Objective 3: Maintain a vulnerability management program

    Computer systems and networks must be protected and kept up-to-date to minimize threats from getting a foothold in your environment. This includes maintaining a program to promptly identify vulnerabilities, update your systems, and properly run anti-virus measures.

    Requirement 5: Protect all systems and networks from malicious software. Learn more about Requirement 5.

    Requirement 6: Develop and maintain secure systems and software. Learn more about Requirement 6.

    Objective 4: Implement strong access control measures

    Enabling the security and utility of cardholder data is a tough balancing act. The PCI DSS drew inspiration from principles of least privilege and need-to-know in its attempt to minimize access to cardholder data by unauthorized parties. 

    Requirement 7: Restrict access to system components and cardholder data by business need-to-know. Learn more about Requirement 7.

    Requirement 8: Identify users and authenticate access to system components. Learn more about Requirement 8

    Requirement 9: Restrict physical access to cardholder data. Learn more about Requirement 9.

    Objective 5: Regularly monitor and test networks

    The entity must constantly monitor and regularly test networks to ensure that all security measures and processes are in place, kept up-to-date, and functioning properly.

    Requirement 10: Log and monitor all access to system components and cardholder data. Learn more about Requirement 10.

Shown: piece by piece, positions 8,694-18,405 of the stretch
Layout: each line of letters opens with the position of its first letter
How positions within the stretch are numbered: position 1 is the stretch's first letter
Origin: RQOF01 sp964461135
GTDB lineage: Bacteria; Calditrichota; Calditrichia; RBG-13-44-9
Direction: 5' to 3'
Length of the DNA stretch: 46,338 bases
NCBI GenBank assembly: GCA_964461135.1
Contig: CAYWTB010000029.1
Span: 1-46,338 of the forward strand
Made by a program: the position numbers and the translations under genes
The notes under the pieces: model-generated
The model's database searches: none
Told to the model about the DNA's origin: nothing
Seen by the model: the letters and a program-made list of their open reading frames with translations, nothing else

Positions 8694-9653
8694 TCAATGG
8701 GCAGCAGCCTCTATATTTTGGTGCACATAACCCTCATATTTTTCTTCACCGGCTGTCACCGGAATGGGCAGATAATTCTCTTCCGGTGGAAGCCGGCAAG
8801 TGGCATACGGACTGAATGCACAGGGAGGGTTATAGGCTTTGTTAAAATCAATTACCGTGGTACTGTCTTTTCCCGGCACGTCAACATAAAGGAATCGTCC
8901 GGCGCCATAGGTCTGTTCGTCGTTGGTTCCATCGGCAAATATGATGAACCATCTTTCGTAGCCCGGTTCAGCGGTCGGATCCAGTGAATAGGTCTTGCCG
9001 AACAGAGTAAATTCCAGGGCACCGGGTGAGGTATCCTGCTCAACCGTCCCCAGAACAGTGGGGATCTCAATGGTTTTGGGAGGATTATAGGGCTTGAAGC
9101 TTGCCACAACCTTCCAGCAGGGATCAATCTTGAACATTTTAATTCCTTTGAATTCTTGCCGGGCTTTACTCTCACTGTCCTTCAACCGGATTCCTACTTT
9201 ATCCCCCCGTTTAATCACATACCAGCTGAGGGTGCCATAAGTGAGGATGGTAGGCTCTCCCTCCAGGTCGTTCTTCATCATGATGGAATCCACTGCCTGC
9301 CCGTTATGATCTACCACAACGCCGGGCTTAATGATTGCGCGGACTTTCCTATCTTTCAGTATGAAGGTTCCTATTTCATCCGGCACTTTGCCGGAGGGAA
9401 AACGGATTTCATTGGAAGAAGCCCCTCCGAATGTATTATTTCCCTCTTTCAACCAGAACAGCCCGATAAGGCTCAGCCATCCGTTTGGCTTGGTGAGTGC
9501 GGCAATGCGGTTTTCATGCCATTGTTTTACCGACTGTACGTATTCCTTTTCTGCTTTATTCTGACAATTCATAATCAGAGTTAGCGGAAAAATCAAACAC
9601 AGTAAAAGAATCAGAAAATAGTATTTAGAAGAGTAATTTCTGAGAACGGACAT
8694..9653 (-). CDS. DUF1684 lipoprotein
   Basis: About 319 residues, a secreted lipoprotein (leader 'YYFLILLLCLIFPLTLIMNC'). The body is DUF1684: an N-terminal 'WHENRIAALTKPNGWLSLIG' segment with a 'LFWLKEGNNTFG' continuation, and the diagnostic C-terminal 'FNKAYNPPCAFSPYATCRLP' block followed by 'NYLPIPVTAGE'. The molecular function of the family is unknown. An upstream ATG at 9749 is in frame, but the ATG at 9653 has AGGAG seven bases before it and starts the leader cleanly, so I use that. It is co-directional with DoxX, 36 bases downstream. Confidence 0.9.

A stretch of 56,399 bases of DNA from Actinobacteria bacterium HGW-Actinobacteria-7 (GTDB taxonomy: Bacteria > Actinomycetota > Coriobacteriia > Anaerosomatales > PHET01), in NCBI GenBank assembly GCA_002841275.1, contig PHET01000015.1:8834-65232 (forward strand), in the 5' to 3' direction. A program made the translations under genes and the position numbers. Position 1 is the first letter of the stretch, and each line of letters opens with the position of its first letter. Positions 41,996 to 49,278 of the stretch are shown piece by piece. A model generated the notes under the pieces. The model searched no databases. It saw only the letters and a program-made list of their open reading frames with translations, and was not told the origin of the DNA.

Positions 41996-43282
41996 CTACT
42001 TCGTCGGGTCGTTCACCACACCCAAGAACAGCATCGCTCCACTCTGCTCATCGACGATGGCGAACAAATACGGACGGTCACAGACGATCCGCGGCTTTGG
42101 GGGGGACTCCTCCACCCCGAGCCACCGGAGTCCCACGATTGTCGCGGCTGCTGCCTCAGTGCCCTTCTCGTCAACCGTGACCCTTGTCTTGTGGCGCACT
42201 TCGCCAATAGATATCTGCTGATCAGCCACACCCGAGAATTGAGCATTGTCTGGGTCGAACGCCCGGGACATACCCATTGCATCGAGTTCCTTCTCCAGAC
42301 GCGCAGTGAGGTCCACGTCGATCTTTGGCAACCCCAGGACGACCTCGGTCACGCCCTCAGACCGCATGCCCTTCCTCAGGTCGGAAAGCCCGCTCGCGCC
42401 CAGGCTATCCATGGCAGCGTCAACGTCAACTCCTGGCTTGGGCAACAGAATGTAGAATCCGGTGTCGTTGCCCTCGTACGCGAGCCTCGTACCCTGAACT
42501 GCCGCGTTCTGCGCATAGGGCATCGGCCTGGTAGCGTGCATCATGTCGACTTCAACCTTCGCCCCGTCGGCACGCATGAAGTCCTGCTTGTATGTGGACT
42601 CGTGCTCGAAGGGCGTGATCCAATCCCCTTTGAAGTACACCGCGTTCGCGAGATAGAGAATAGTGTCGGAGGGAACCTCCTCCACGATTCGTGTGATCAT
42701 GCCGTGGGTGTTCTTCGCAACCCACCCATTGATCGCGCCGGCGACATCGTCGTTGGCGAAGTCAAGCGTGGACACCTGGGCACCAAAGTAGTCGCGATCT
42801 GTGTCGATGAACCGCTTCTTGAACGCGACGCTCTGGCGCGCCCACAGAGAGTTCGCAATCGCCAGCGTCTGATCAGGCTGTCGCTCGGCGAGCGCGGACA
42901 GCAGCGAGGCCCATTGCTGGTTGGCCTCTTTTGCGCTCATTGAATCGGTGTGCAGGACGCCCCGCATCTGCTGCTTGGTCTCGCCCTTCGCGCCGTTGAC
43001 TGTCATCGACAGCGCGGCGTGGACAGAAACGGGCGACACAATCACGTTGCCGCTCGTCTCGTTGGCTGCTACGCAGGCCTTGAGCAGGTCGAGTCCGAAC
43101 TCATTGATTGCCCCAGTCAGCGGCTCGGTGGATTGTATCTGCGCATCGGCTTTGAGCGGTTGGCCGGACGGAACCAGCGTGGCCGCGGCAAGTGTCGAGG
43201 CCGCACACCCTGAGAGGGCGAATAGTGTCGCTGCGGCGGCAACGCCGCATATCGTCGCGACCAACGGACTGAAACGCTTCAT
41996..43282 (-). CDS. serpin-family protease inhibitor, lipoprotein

Requirement 11: Test the security of systems and networks regularly. Learn more about Requirement 11.

    Objective 6: Maintain an information security policy

    Securing data isn’t just system work. It’s also documenting, training, and adhering to best practices. 

    Requirement 12: Support information security with organizational policies and programs. Learn more about Requirement 12.

    What are PCI Levels, and why are they important?

    PCI levels provide stakeholders tiers to align, bucket, and assess merchants by the risk they pose to the larger ecosystem. Today, the industry uses the number of transactions as the primary risk indicator. 

    It’s important to note that the depth and breadth an organization must assess its compliance posture increases with each level. Understanding these Levels and their obligations will help you better evaluate your implementation and partner strategy with service providers and acquiring banks. 

    • Level 1: Processing over 6 million transactions per year
    • Level 2: Processing 1 million to 6 million transactions per year
    • Level 3: Processing 20,000 to 1 million per year
    • Level 4: Processing fewer than 20,000 
    Compares the number of transactions of each PCI level to each other and how costs increase as you achieve Level 1 status

    Note: Other contributing factors may determine an organization’s compliance level. For example, an acquiring bank may bump you to Level 1 based on previous non-compliance findings. 

    How do I prove PCI compliance?

    Each year, a merchant is required to assess its compliance. The number of requirements that must be assessed and who assesses them depends on your PCI level and approach to implementation (i.e., using a service provider vs. building your own CDE). As you might have guessed, the surface area of an assessment increases with the number of transactions. 

      Level 1 Level 2 Level 3 Level 4
    Number of card transactions: Over 6 million 1-6 million 20,000-1M Fewer than 20,000
    Quarterly network scans by ASV: Yes Yes Yes Yes
    Annual penetration test: Yes Yes No No
    Annual compliance assessment Report on Compliance by a QSA Self-assessed using an SAQ and AOC Self-assessed using an SAQ and AOC Self-assessed using an SAQ and AOC